Tom Enters Mental Asylum William Hogarth Buy Art Prints Now
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Tom Gurney BSc (Hons) is an art history expert with over 20 years experience
Published on June 19, 2020 / Updated on October 14, 2023
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Tom Enters Mental Asylum by William Hogarth is a painting from a series of work called A Rake's Progress. The paintings depict the life of Tom Rakewell, the son of a wealthy merchant. Tom's story is told in the series of paintings of which this is the final one.

Tom Rakewell came to London and wasted his money on the high life, alcohol, gambling, good times, prostitutes and other fine things. He was left destitute and was imprisoned as a result of his spree. He served time in Fleet Prison and Bedlam (Bethlehem Hospital, which is now the Maudsley).

The series of eight paintings tell from the beginning of how Tom came into his fortune when his father died, rejected his pregnant fiance and headed to London, where he enjoyed music and parties, which descended into orgies, where, in the third picture, Tom is depicted as being robbed by prostitutes while drunk. Picture four shows Tom being saved from arrested by his rejected but faithful fiance, and picture five, Tom marries a rich older woman to prevent his destitution, while his rejected fiance arrives with their baby. In Picture seven, Tom is imprisoned for debt and starts to go insane.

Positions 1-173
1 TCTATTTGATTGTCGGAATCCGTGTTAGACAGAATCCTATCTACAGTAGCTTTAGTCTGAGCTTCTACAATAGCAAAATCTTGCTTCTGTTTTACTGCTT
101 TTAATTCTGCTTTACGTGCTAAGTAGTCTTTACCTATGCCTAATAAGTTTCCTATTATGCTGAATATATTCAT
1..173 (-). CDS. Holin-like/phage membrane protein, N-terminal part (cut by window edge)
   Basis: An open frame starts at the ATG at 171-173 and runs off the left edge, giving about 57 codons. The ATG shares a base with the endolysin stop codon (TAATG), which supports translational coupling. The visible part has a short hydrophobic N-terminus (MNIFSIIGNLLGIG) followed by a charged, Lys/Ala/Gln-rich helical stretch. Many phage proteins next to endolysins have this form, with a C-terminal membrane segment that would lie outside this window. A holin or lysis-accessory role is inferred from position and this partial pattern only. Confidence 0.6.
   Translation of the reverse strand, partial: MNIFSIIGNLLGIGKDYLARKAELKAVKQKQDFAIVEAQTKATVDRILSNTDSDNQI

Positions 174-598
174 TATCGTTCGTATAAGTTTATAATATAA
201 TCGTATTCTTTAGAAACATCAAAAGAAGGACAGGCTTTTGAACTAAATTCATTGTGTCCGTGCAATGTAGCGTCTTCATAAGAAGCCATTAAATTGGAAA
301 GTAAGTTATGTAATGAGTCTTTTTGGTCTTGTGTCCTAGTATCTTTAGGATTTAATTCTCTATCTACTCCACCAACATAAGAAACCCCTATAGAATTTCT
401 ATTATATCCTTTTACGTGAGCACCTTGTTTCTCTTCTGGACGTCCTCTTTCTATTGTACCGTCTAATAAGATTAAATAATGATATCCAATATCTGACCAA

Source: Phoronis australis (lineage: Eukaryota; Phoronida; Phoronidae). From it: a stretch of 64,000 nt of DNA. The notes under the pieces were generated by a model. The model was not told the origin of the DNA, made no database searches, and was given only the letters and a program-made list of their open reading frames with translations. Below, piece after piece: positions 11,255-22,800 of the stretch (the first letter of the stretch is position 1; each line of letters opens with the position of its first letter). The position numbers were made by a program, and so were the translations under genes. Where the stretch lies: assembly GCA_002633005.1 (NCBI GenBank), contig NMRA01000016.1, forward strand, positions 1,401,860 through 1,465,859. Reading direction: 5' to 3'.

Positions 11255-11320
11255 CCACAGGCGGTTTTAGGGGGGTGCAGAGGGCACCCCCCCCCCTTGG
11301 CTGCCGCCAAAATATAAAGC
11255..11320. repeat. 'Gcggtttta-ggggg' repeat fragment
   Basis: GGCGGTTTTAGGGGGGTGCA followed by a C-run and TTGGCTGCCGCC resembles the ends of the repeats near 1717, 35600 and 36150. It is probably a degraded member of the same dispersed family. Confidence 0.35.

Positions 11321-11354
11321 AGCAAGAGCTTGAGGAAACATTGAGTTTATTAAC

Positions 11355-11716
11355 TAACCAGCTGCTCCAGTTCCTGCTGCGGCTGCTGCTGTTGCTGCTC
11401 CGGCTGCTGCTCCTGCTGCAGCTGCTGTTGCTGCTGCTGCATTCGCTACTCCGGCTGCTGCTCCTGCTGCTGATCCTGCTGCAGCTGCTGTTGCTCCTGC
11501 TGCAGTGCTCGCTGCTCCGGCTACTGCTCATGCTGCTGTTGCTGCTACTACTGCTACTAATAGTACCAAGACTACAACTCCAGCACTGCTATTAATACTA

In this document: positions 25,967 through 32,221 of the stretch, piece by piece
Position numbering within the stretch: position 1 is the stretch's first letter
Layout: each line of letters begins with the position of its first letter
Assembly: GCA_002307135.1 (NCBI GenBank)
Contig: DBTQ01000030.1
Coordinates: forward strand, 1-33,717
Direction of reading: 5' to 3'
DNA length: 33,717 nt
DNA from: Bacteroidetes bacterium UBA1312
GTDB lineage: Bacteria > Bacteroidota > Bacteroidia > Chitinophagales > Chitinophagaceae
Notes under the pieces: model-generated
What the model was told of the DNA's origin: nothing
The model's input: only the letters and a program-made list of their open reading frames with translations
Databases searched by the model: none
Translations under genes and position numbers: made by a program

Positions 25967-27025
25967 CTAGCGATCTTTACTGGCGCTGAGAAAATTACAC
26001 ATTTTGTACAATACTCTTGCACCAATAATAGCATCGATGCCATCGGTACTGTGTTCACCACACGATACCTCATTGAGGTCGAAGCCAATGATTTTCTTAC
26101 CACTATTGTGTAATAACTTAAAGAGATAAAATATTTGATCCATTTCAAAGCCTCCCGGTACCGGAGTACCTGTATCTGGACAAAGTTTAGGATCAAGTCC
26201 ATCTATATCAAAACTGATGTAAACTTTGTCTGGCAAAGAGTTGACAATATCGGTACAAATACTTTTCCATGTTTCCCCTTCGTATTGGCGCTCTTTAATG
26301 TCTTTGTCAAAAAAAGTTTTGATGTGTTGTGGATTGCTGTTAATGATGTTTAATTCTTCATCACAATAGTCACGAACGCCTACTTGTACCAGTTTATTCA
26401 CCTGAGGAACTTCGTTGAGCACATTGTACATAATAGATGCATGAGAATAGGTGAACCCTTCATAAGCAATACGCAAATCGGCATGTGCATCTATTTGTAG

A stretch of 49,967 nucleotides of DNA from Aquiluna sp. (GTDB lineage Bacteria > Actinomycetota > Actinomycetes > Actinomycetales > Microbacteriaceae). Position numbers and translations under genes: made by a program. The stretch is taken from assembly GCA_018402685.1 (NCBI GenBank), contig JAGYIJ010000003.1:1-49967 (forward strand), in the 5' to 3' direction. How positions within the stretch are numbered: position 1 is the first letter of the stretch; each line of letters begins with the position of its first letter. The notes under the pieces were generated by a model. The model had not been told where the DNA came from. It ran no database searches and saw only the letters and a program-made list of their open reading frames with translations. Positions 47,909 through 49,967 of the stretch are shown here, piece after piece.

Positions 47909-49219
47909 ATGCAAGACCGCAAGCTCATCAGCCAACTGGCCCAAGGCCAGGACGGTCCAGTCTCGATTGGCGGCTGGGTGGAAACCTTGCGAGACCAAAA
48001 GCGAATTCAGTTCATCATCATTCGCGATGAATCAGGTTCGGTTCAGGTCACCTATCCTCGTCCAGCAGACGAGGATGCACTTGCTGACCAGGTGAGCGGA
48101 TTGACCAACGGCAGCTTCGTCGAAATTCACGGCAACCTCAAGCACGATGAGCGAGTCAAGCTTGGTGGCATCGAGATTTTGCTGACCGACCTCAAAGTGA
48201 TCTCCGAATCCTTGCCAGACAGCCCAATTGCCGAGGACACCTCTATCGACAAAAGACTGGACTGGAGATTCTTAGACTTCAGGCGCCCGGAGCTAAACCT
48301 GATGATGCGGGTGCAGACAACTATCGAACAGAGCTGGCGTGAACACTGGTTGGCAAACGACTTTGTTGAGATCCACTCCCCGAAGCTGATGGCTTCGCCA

Tom Enters Mental Asylum is the last in the series of eight paintings, depicting his descent into insanity after imprisonment. The painting is 39 inches by 26 inches, and is worth 2.25 million on its own. In the Picture, Tom is admitted to Bedlam, insane and violent and is among other patients with problems. Some women look on, they have turned up to be entertained. Tom's former bride-to-be and mother of his child, Sarah Young, is there for him, still loving and supporting him after his wild behaviour and rejection of her, but he ignores her.

William Hogarth 10 November 1697 – 26 October 1764, was an 18th Century artist, satirist and printer, he produced the series between 1732 and 1735, they are known as one of his 'Moral Works' Series. The whole series of paintings are owned by the Sir John Sloane Museum in London, UK. The paintings are open to viewing by the general public. The series is extremely detailed, with much more to see than a first glance will discover.